Rob Spillard, from MCA (UK's Maritime and Coastguard Agency) was on Radio 4 today talking about surveying and charting. You can hear it all here. Rob starts 17 mins in.
At one stage in the interview Rob unfolded an Admiralty Chart ("isn't it huge?" says the interviewer - yes enormous especially when you only have a small space to unfold one in as I'm sure has happened to us all...). He explained what the numbers on the chart mean and that white areas in the water are where there is no data (doodle space?). He said that some survey data used on the charts dates back to the 19th century. "Wow," remarked the interviewer, "but surely most Mariners now use satnavs and digital maps so they're OK aren't they?" Rob then had to explain to a gobsmacked interviewer that the digital charts were created from the same data source - yes, that Victorian in a rowing boat.
Age old GIS connudrum isn't it? Once digital - surely it's perfect? If only.
Interesting to note he mentions the UK Hydrographic Office numerous times but forgets to mention the company he works for!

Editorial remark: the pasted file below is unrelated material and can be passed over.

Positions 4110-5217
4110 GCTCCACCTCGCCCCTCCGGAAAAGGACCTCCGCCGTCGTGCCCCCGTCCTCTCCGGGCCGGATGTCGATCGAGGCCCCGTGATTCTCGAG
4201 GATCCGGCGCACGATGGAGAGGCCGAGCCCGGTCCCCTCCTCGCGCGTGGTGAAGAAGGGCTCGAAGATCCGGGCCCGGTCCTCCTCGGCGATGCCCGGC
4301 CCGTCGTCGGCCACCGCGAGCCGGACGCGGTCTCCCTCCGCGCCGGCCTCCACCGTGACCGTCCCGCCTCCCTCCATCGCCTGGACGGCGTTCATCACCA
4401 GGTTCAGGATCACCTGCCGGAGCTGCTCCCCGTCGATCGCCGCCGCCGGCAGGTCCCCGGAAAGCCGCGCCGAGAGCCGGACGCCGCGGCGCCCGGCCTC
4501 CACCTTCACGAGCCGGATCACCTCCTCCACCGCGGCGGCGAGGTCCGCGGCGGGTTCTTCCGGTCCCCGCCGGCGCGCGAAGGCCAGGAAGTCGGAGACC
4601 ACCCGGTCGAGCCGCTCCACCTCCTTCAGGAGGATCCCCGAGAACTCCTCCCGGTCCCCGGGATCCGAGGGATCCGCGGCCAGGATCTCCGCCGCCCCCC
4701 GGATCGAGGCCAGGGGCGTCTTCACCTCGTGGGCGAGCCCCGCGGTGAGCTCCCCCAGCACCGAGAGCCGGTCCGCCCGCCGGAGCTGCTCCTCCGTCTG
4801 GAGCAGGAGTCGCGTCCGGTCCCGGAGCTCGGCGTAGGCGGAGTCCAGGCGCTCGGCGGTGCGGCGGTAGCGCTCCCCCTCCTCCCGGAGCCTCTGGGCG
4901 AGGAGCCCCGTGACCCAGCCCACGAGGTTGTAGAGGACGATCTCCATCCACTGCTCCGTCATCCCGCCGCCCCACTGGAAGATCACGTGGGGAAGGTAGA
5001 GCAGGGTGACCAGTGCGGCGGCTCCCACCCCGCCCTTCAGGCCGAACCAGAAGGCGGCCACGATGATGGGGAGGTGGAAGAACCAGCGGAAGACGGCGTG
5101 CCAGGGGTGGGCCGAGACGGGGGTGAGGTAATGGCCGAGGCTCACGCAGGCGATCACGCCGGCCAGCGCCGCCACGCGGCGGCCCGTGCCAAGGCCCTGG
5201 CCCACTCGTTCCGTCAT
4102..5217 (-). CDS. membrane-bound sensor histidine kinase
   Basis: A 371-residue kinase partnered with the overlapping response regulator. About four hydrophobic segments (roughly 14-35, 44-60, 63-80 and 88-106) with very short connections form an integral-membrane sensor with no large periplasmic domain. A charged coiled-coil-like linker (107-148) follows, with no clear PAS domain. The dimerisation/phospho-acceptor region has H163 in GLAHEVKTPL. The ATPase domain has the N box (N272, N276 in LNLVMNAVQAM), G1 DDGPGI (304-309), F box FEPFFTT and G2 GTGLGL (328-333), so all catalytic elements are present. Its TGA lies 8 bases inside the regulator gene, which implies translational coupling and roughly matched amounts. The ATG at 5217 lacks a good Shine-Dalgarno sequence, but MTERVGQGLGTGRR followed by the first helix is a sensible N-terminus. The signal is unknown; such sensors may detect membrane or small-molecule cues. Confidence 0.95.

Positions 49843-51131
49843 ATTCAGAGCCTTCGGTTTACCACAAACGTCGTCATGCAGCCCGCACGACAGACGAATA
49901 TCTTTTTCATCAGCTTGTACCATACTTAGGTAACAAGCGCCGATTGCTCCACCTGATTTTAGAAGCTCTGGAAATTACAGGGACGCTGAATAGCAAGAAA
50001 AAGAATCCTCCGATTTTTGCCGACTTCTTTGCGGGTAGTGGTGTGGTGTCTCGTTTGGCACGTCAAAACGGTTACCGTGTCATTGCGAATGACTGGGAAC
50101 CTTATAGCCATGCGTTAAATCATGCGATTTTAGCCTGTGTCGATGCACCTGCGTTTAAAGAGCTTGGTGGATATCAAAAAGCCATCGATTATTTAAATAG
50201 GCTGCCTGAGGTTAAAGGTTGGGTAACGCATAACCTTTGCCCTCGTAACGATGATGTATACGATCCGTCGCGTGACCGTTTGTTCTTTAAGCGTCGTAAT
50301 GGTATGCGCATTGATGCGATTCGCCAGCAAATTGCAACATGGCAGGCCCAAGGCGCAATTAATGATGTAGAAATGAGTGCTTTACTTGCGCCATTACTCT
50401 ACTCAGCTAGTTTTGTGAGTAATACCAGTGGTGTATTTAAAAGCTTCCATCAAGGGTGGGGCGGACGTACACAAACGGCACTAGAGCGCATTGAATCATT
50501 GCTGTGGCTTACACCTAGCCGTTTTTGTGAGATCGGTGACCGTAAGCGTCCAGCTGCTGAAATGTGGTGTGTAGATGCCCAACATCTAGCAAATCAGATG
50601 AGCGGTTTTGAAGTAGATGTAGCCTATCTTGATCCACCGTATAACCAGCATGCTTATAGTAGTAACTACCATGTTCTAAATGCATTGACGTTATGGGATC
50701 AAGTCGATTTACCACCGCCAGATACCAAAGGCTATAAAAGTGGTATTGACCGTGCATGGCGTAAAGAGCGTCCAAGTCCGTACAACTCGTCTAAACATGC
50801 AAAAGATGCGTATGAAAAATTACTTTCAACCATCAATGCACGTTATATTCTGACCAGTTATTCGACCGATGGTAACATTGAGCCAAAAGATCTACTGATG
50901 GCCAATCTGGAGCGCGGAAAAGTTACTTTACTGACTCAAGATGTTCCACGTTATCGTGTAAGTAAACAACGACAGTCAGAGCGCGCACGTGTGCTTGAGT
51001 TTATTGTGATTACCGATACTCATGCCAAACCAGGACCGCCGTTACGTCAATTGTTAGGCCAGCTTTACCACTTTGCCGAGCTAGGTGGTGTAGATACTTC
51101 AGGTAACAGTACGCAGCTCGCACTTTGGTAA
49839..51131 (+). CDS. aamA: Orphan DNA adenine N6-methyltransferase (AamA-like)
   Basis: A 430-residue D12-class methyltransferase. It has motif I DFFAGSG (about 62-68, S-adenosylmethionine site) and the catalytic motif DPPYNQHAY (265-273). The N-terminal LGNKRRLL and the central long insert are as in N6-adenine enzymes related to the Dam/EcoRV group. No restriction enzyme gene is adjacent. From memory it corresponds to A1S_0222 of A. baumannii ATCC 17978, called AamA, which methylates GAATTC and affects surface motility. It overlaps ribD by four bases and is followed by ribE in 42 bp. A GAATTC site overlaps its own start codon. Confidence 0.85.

A postscript to my Monday's snow blog
The Defra team have banned me from announcing when I'm coming up to London since, as expected, the weather was poor. "Next time," they pleaded, "please don't tell anyone you're coming and just sneak in!" I ended up spending an extra night in London. I probably could have caught a train back to Taunton yesterday evening but my car was in the station car park and I was nervous about arriving back late, in the dark, to have to start unearthing my car from under the snow when the temperatures were below freezing. It seemed so much more sensible to wait until daylight so came home safely today. Fortunately I had someone to dine with last night - a similarly geeky surveyor - so I wasn't Billy-No-Mates whilst stranded.